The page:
As of this writing, there are 20 announced candidates for the Democratic Presidential nomination.
There’s the trivia question for today.
Name all 20 of those formal candidates.
How about 5?
I suspect you can go to Las Vegas and make a wager on which will be the first to quit the campaign trail.
Also, don’t forget that the actual election is a year and a half away.
My guess is there could be another hat tossed into the ring before we vote in November of 2010.
I wonder just how many of these office-seekers really want the job.
Is this decision to seek the office simply a way to get some name recognition or to jockey for another post?
We shall see.
In a way, it’s gratifying to see so may who want to seek America’s highest office.
Some might say a few of these people aren’t really qualified.
However, the U.S. Constitution only says you need to be at least 35 years of age and a natural-born citizen.
Martin Van Buren was the first U.S. President born an American citizen. All of the previous office-holders had been British subjects.
Doesn’t say you need a degree or even have to go to school.
Nine presidents did not go to college, including Washington, Lincoln and Truman.
Presidents don’t need to be married or attend church.
James Buchanan was the only President who never married.
Three Presidents, Abraham Lincoln, Thomas Jefferson and Andrew Johnson had no specific religious affiliation.
However, 19 U.S. Presidents have been either Episcopalian or Presbyterian and JFK has been the lone Catholic.
Presidents can also be something other than career politicians or lawyers.
Grover Cleveland was a hangman in Erie County New York.
Andrew Jackson was a tailor and Abraham Lincoln was a licensed bartender and had a bar in Springfield, Illinois known as “Berry and Lincoln”.
Warren G. Harding was a teacher, an insurance agent, a reporter and owned a newspaper.
Despite what current trends indicate, Presidents don’t have to be perfect.
Presidents can have peculiarities.
John Quincy Adams went skinny-dipping in the Potomac River, especially in the early mornings, because he said it helped him deal with the pressures of the presidency.
Thomas Jefferson believed soaking your feet in a bucket of cold water would prevent you from catching a cold.
James Earl “Jimmy” Carter reported seeing a UFO in 1973 while serving as governor of Georgia.
Carter was also the first President to be born in a hospital.
Wants to become President?
Being named James might help.
Six presidents, Madison, Monroe, Polk, Buchanan, Garfield and Carter all had that first name.
Make sure you have at least one brother or sister.
No U.S. President has been an only child.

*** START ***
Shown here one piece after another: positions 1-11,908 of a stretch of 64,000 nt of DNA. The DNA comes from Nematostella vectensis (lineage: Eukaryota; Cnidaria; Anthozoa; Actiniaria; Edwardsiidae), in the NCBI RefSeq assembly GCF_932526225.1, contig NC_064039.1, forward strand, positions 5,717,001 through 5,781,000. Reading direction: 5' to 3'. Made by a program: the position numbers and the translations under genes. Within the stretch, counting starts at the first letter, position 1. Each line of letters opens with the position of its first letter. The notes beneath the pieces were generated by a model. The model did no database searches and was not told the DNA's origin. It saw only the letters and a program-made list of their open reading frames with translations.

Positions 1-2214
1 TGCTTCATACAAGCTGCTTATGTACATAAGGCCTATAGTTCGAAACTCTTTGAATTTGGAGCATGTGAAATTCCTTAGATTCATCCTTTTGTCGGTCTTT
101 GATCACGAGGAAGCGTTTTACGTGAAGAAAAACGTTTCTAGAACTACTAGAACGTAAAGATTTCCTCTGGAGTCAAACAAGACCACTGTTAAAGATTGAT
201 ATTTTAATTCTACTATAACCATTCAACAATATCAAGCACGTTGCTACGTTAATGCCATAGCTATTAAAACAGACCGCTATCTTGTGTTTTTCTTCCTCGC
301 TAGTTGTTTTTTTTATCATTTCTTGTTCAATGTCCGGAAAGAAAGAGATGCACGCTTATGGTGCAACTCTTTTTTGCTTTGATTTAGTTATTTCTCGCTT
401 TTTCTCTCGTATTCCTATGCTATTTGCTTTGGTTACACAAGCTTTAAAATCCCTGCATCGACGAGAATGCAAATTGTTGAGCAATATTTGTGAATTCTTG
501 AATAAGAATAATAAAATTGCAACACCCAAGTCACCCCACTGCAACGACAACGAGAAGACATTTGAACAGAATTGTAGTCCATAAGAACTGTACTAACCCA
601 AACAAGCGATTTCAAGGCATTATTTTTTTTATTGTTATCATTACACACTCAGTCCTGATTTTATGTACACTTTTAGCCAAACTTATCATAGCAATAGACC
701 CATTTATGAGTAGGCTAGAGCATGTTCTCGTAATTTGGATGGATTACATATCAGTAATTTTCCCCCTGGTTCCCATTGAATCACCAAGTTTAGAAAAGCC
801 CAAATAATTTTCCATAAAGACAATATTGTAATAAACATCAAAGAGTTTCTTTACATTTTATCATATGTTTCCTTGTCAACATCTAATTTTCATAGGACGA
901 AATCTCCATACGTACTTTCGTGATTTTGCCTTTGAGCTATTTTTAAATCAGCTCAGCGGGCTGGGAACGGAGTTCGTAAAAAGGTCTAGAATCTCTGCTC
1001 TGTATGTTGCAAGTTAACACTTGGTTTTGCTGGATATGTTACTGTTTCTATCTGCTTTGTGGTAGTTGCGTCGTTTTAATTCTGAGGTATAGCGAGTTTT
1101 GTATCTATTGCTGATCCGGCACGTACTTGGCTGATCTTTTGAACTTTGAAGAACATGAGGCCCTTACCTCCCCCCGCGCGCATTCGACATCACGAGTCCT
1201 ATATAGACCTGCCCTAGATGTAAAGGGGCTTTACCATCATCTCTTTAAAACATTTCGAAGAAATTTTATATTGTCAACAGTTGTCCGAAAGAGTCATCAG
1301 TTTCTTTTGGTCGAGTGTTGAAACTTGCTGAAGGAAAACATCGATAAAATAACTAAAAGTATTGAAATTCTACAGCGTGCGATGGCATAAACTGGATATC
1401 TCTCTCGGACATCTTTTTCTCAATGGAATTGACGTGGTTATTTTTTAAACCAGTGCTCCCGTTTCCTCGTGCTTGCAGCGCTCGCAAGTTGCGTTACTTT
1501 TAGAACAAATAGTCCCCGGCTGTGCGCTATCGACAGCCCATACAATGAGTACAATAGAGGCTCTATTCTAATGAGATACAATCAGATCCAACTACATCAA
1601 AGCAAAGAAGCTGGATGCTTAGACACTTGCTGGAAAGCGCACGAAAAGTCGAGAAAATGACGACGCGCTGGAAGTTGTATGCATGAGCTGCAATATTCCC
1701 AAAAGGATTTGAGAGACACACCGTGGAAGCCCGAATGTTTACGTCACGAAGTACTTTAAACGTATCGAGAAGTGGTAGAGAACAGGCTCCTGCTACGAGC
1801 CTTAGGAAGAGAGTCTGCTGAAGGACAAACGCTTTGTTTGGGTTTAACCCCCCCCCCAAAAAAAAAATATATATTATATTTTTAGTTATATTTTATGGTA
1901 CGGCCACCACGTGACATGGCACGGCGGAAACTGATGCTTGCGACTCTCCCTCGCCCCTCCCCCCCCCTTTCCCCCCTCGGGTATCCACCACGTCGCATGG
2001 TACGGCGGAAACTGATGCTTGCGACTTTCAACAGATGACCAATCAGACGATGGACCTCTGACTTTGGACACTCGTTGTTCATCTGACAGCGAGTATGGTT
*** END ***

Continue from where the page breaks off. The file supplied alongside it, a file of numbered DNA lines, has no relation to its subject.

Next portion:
Gerald Ford was adopted.
He was Leslie Lynch King at birth.
Ford was also the only politician to serve as both Vice-President (succeeded Spiro Agnew) and President (Succeeded Richard Nixon) without being elected to either office.
Harry S Truman had no middle name; it was just the letter “S” that we see.
Calvin Coolidge was the only American President so far to be born on the 4th of July.
James Madison and George Washington were the only signers of the U.S. Constitution to become President.
It doesn’t seem to matter if you’re real short or real tall, either.
James Madison was but 5 feet 4 inches tall while both Abraham Lincoln and Lyndon Baines Johnson were both 6 feet 4 inches tall.
William Howard Taft tipped the scales at more than 330 pounds but it’s just an “urban myth” that he got stuck in a bathtub.
There was a bit of a hub bub when some new members of Congress were sworn in without placing their hand on a Bible.
But President Franklin Pierce placed his hand on a law book instead of a Bible when he took the oath of office.
It seems like much is made regarding Presidents traveling while in office.
But, in addition to being the first Chief Executive to visit China, Richard Nixon was the first U.S President to visit all 50 states.
When I started this discussion, I wondered how many folks could name the Democratic candidates for President.
But studies say only 1 in 100 of us can identify all of our American Presidents.
So, who will survive this Democratic gathering and become the standard bearer for the party?
It’s sort of up to us but when the slates are set, we’ll vote in November of 2020 and those state electors will actually make the call.
First of all, nothing in the U.S. Constitution says the states have to hold a popular election just that the legislatures have to decided.
Abolish the Electoral College, you say?
It was established by Article II of the Constitution.
To abolish it or alter it requires:
a) A two-thirds majority vote in the House and Senate
b) Three-fourths of the states to ratify the change…within 7 years.
The last time that happened was in 1992 with the 27th amendment to the U.S. Constitution.
Seems to me our Founding Fathers felt we should really think through these things before we start making changes.